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Callaloo Jan 29th, 2013 06:03 AM

Barge Trip in France: Something in Between Self-Drive and Hotel?
Old time Fodorite, but new to this forum. Hope you will indulge my questions ....

My group of 6 are planning a barge trip in France next year. We are all experienced sailors, and have many, many miles under our hulls; we are well-versed in boat-handling and are accustomed to the "camping on the water" lifestyle that can be a sailing trip. We want a little more luxury than that on this trip, but don't want either the full cost or the full-on pampering that a hotel-type barge trip would offer. While we are perfectly willing to do a self-drive trip, I was wondering if there is a happy medium -- especially since among the various languages spoken in my group, French is not included. Can we charter our own boat, and then hire a chef/guide that will help with a few meals and provide some guidance? Has anyone done such a thing? Are there any recommended companies that can provide this sort of experience?

Any advice gratefully accepted!

Sarastro Jan 29th, 2013 06:57 AM

If you have the appropriate licenses (Permit Fluvial or equivalent for inland waterways, Permit Côstier/Hauturier or equivalent for sea), you can charter a boat and captain yourself. Otherwise, it´s either a hotel barge or self driven boat from an established company which will have a license waiver for the captain.

Some of the self driven boats are very nice with internet connections and flat screen TVs. French is not required to navigate the waterways and with so many excellent restaurants available along the way, why would you want to hire a chef?

Here is a list of reliable rental companies operating in France:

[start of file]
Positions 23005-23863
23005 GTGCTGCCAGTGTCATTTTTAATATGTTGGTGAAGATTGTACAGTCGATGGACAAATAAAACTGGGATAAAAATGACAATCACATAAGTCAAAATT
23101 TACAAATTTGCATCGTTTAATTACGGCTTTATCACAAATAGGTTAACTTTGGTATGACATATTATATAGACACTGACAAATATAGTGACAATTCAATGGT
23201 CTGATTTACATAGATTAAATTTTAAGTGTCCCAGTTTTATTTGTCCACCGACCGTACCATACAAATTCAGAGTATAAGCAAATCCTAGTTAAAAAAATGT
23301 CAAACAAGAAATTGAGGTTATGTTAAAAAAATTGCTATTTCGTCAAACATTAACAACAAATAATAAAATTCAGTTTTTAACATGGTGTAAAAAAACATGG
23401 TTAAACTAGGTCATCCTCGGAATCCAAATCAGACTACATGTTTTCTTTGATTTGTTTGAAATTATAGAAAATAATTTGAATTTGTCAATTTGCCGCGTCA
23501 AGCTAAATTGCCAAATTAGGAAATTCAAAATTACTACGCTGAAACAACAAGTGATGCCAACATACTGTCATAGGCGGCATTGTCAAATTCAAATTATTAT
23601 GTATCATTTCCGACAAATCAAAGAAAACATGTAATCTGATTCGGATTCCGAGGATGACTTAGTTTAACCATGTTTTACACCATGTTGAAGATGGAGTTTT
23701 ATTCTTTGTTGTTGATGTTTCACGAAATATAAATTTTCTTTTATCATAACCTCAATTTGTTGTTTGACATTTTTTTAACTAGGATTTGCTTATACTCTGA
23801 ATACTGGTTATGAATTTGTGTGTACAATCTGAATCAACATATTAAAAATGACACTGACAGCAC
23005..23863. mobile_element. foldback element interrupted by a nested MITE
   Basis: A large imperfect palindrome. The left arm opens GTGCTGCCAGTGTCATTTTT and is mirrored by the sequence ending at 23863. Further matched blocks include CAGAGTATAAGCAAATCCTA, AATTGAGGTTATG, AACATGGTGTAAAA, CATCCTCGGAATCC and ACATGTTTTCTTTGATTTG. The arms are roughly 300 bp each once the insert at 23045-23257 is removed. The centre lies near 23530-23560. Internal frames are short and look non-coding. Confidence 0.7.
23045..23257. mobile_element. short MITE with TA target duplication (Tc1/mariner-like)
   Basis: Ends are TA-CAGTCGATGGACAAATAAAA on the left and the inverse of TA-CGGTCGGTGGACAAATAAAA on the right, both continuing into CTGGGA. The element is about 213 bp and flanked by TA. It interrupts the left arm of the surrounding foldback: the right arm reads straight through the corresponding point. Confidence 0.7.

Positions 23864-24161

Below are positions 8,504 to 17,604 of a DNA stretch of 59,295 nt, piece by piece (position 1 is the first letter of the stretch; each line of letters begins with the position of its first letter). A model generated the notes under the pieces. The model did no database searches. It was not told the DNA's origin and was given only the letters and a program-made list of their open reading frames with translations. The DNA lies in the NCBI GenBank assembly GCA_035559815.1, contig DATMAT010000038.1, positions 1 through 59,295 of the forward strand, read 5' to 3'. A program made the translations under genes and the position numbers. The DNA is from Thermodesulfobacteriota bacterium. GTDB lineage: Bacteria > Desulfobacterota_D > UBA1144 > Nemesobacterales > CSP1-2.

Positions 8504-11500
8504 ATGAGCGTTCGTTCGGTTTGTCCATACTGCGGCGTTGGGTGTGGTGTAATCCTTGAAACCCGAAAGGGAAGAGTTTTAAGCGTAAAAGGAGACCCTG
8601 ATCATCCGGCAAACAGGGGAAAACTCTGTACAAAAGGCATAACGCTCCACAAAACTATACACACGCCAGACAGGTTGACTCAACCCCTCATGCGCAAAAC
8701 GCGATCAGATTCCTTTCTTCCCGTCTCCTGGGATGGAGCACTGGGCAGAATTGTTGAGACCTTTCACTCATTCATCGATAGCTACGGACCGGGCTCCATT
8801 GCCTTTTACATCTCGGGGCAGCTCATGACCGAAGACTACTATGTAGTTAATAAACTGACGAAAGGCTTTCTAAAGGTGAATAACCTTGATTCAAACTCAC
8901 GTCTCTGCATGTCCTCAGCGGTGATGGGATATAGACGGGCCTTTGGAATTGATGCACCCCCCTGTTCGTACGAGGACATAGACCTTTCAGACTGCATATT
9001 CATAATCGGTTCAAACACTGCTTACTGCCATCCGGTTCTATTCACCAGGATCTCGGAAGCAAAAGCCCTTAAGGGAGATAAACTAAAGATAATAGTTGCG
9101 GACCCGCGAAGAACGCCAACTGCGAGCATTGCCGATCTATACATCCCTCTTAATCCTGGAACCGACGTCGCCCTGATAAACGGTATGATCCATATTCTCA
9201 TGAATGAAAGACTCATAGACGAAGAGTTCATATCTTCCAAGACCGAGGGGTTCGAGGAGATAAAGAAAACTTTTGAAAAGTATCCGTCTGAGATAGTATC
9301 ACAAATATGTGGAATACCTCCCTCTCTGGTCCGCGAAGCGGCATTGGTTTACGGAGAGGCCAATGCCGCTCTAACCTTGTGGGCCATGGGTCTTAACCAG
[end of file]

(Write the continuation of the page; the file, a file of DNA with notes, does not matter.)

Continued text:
Gretchen Jan 29th, 2013 07:29 AM

There are smaller barges, but they may be what you are talking about "fully pampered"--but they are not the river cruisers. We loved our trip.

Michael Jan 29th, 2013 08:58 AM

A suggestion: Pay for a RT from the States and small salary for someone willing to be a chef on your boat. S/he would be a member of your party with specific functions. Make sure that the boat is large enough. For 6 plus the chef, I would guess that the boat should accommodate at least nine--and the largest rentals I recall would accommodate 10. The rental company will probably suggest things to see along any of the itineraries chosen. Between the maps is the trip we took on the Burgundy canal (12 persons, two boats, and it was tight):

Callaloo Jan 29th, 2013 10:53 AM

It sounds like there's no equivalent to a "captained charter" that is common in the Caribbean (i.e. a bareboat saililng charter with a local skipper, with local knowledge, who gets paid a per diem rate -- as opposed to a fully-crewed boat with all of the bells and whistles). We are all competent skippers ourselves (but not licensed, as that isn't required in the US or the Caribbean), and certainly like to cook (and dine out!), but were just looking for someone to help us with the local secrets. But it seems like a self-drive trip is do-able -- just have to convince the others in my group of that.

Thanks for your help.

Patty Jan 29th, 2013 12:18 PM

Here's one option I found when I was looking for the same thing. However I have no direct experience

Michael Jan 29th, 2013 12:24 PM

As far as the self-drive barges are concerned, no experience is needed. Of our group of 12, only one had any boating experience. 5 km. is maximum speed on canals.

bilboburgler Jan 29th, 2013 12:34 PM

Why not just dine out? There are loads of restaurants along the canal, if you look out for signs you will see telephone numbers for restaurants up to 5km away who will come and pick you up.

Michael Jan 29th, 2013 01:14 PM

<i>Why not just dine out?</i>

There is the pleasure of shopping at the local market if one happens to be there on the right day. This may be an everyday market:

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